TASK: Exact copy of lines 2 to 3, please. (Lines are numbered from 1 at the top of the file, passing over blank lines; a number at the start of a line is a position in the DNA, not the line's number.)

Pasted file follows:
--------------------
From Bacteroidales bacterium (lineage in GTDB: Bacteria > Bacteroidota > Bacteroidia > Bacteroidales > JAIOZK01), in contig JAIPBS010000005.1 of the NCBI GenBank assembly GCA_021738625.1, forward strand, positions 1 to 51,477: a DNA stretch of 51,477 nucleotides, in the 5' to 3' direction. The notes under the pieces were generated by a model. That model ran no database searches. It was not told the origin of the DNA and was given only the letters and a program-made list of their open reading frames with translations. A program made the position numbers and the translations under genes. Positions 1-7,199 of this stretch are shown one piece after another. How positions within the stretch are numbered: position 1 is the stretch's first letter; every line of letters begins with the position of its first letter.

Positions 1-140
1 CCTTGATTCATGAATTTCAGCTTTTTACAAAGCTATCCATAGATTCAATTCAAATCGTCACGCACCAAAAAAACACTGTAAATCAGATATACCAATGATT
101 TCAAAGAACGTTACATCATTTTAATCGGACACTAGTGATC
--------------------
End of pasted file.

Positions 1-140
1 CCTTGATTCATGAATTTCAGCTTTTTACAAAGCTATCCATAGATTCAATTCAAATCGTCACGCACCAAAAAAACACTGTAAATCAGATATACCAATGATT